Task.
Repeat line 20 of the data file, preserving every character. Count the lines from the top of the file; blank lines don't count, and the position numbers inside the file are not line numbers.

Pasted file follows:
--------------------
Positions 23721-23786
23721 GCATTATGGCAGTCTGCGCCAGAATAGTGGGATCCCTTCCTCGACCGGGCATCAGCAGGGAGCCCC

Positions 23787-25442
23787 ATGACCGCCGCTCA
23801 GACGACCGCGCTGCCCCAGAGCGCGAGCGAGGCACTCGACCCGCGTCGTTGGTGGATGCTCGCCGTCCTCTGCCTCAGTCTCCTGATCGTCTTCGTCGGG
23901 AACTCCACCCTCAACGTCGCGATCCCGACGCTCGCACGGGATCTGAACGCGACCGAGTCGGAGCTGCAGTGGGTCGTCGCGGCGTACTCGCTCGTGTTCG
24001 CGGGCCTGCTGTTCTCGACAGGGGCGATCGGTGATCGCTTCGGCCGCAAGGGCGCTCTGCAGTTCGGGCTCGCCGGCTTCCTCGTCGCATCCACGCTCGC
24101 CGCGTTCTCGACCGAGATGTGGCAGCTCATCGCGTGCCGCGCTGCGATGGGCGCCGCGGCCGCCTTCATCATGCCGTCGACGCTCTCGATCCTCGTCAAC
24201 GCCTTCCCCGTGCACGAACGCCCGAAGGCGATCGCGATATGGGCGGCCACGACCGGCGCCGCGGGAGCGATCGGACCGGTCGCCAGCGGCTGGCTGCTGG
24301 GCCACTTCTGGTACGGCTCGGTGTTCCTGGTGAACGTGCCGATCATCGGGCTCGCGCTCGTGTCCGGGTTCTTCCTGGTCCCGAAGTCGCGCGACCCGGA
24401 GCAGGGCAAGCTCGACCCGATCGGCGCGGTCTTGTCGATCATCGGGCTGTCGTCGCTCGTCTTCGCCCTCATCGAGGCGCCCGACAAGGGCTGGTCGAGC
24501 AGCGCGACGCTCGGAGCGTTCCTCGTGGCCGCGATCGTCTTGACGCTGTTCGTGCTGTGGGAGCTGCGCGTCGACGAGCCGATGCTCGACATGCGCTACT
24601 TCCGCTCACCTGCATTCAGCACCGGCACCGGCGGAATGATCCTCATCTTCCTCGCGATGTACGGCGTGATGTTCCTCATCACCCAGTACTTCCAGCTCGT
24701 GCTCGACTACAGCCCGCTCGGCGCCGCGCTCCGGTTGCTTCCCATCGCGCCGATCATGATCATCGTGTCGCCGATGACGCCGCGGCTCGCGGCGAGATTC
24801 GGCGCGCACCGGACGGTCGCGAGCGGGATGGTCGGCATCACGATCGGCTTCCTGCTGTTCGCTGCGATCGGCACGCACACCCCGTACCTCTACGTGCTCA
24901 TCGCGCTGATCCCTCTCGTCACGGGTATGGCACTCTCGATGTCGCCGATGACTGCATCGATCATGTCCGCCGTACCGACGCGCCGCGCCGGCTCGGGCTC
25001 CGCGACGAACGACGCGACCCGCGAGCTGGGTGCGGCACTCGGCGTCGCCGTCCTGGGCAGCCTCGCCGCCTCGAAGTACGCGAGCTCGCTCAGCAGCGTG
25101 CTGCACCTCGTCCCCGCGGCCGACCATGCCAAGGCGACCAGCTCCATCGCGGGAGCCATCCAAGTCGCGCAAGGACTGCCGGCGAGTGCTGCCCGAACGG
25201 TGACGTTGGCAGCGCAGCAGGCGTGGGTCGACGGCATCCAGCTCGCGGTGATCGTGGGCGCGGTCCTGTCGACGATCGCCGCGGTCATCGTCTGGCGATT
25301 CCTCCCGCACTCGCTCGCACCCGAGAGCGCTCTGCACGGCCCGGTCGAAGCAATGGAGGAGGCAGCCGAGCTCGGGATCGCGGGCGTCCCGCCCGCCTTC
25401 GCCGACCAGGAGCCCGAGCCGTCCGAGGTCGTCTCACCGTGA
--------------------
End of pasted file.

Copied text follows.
25301 CCTCCCGCACTCGCTCGCACCCGAGAGCGCTCTGCACGGCCCGGTCGAAGCAATGGAGGAGGCAGCCGAGCTCGGGATCGCGGGCGTCCCGCCCGCCTTC